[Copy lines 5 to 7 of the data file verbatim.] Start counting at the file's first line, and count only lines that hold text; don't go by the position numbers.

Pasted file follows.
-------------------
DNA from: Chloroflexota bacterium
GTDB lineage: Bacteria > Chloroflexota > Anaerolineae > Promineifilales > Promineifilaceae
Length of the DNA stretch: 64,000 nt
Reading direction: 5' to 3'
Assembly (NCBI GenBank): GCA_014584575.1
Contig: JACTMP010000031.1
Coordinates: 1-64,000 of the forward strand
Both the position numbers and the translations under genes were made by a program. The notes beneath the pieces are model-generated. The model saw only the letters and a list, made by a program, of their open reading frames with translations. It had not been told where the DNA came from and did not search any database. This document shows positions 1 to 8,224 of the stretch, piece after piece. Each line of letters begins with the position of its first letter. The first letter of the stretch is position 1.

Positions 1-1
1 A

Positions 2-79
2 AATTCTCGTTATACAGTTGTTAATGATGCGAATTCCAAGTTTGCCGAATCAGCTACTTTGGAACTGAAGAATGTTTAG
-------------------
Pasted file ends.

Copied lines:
Assembly (NCBI GenBank): GCA_014584575.1
Contig: JACTMP010000031.1
Coordinates: 1-64,000 of the forward strand